Following Tuesday’s win over the Texas Rangers, the Detroit Tigers announced that they had placed center fielder Leonys Martin on the 10-day disabled list with a left hamstring strain. The Tigers recalled outfielder Mikie Mahtook from Triple-A Toledo to take Martin’s place on the 25-man roster.
This is a big blow for Martin, who has been enjoying arguably the best season of his career in 2018. He is hitting .294/.355/.508 with five home runs and 23 runs scored in 32 games. His 133 wRC+ would be the best mark of his career by far, but he is only 138 plate appearances into the season. He has also played plus defense in center field thus far, and is neck-and-neck with third baseman Jeimer Candelario atop the team WAR leaderboards — Martin currently sits at 1.2 fWAR on the year.
Martin has been battling a hamstring issue for the past couple weeks. He was out of the lineup for a pair of games at the end of April for the same issue, though he appeared as a late-inning defensive sub in both games. According to MLB.com’s Jason Beck, the Tigers noticed that Martin “lacked his usual aggressiveness” on Monday. He had an MRI of his left knee on Tuesday, which showed the strain.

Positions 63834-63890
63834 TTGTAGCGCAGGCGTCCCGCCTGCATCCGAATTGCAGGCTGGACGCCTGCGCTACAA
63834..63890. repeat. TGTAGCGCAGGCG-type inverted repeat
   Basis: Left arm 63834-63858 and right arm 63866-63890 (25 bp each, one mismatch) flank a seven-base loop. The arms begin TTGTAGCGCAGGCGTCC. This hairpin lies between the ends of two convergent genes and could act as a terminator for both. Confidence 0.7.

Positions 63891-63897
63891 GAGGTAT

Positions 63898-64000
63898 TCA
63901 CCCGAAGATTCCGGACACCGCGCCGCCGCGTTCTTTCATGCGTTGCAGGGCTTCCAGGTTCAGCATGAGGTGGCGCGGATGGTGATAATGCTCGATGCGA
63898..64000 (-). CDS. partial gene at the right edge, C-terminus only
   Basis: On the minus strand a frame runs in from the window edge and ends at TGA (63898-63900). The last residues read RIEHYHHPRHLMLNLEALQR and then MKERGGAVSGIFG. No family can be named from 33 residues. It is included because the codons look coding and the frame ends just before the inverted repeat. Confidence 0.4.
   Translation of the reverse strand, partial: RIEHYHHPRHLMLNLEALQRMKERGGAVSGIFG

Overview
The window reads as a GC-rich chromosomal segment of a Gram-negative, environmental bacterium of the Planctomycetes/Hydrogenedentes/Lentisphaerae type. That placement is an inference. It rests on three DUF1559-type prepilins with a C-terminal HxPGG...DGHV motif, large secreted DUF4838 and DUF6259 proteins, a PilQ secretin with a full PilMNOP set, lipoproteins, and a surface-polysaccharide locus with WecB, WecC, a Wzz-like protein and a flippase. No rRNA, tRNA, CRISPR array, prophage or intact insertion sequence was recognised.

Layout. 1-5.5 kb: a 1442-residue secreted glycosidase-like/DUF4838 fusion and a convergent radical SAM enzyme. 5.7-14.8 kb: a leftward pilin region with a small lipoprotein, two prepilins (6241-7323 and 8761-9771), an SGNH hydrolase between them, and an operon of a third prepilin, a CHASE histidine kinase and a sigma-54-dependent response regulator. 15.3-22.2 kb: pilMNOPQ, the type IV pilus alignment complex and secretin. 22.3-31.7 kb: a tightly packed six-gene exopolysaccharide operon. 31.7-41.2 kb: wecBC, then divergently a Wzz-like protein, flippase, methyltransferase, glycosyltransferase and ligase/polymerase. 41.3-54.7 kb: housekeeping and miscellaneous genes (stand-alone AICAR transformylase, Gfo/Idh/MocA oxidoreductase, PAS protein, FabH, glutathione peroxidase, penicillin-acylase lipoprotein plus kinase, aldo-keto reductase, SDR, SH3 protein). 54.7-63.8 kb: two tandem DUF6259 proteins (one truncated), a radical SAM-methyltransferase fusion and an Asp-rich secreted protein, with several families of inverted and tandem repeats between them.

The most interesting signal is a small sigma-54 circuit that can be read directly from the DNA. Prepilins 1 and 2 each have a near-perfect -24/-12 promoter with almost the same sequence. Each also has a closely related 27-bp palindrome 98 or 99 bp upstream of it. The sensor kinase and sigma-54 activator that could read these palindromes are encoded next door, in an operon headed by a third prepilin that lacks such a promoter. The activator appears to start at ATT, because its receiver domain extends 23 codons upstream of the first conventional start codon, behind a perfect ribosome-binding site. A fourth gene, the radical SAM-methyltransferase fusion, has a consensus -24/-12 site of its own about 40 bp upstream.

Mahtook got off to a slow start in 2018, hitting .129/.200/.161 in nine games before getting demoted to the minors. He struggled for a bit after arriving at Triple-A Toledo, but has gotten back into form recently. Over his past 12 games with the Mud Hens, Mahtook is hitting .292/.393/.583 with three home runs and 11 runs scored. Mahtook’s early season swoon was a surprise after he enjoyed some success with the Tigers last year, including a .787 OPS in 109 games.
Alex Wilson’s foot: not great, Bob
The Tigers put reliever Alex Wilson on the disabled list on Monday evening, but we learned more about the extent of his injury on Tuesday. Wilson’s left plantar fascia is 95 percent torn, according to reports. Surprisingly, he’s okay with the news.
“Honestly, if it had ripped completely, it’s the best-case [scenario], because I won’t have to have it fixed,” Wilson said earlier Tuesday. “Basically I’ll lose the arch in my foot, but I’ll never have any more problems with plantar fasciitis. If that’s the case, I was told it could be three days, it could be two weeks, it could be a month. It just depends on how my body handles it.”
Wilson will be in a walking boot for the next 5-7 days, he said, but the timetable for his return depends on his pain tolerance.
This might not serve him so well later in life — the plantar fascia is a sort of support structure in the foot that helps take stress off of other important parts, like small bones and ligaments — but with the fascia so significantly torn, there isn’t much more structural damage he could do by pitching this season.